Release date:November 26, 2008
(limited; expands: Dec. 5; expands: Dec. 12)
Director:Gus Van Sant
MPAA Rating:R (for language, some sexual content and brief violence)
Screenwriter:Dustin Lance Black
Starring:Sean Penn, James Franco, Josh Brolin, Emile Hirsch, Diego Luna, Victor Garber, Denis O'Hare, Stephen Spinella, Eric Stoltz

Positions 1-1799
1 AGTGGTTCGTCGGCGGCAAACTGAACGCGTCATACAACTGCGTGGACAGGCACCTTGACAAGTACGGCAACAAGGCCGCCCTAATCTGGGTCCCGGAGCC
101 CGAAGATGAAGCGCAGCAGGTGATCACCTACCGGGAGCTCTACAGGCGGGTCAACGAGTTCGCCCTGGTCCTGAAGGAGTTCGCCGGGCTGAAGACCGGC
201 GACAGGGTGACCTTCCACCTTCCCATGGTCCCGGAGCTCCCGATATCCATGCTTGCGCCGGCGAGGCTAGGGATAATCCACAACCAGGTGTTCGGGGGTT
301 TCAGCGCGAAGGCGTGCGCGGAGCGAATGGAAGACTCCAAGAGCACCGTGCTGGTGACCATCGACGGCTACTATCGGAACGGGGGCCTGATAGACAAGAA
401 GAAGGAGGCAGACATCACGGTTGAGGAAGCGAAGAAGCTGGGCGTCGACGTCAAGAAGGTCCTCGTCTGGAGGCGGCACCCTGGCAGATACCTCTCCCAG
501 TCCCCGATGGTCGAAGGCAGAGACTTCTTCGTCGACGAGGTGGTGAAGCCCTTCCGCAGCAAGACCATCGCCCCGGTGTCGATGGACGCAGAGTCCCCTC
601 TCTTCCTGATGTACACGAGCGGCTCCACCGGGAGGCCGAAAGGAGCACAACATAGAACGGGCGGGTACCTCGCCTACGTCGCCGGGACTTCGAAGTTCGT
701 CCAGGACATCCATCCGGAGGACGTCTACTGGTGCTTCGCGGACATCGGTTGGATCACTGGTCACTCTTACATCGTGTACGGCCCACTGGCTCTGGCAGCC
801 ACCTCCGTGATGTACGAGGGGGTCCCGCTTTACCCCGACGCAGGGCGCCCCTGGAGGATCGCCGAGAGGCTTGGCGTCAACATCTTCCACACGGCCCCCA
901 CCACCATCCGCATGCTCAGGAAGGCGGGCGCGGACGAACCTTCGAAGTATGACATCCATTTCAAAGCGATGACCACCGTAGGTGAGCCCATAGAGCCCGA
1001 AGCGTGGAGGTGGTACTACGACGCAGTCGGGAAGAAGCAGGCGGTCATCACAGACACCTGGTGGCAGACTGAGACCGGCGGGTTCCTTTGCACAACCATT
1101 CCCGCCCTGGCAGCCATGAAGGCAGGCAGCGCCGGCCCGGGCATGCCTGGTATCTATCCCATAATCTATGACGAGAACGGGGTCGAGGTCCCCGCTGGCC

His life changed history. His courage changed lives. In 1977, Harvey Milk was elected to the San Francisco Board of Supervisors, becoming the first openly gay man to be voted into public office in America. His victory was not just a victory for gay rights; he forged coalitions across the political spectrum. From senior citizens to union workers, Harvey Milk changed the very nature of what it means to be a fighter for human rights and became, before his untimely death in 1978, a hero for all Americans. Sean Penn stars as Harvey Milk under the direction of Gus Van Sant in "Milk," filmed on location in San Francisco from an original screenplay by Dustin Lance Black, and produced by Dan Jinks and Bruce Cohen. "Milk" charts the last eight years of Harvey Milk's life. While living in New York City, he turns 40. Looking for more purpose, Milk and his lover Scott Smith (James Franco) relocate to San Francisco, where they found a small business, Castro Camera, in the heart of a working-class neighborhood. With his beloved Castro neighborhood and beautiful city empowering him, Milk surprises Scott and himself by becoming an outspoken agent for change. With vitalizing support from Scott and from new friends like young activist Cleve Jones (Emile Hirsch), Milk plunges headfirst into the choppy waters of politics. Bolstering his public profile with humor, Milk's actions speak even louder than his gift-of-gab words. When Milk is elected supervisor for the newly zoned District 5, he tries to coordinate his efforts with those of another newly elected supervisor, Dan White (Josh Brolin). But as White and Milk's political agendas increasingly diverge, their personal destinies tragically converge. Milk's platform was and is one of hope – a hero's legacy that resonates in the here and now.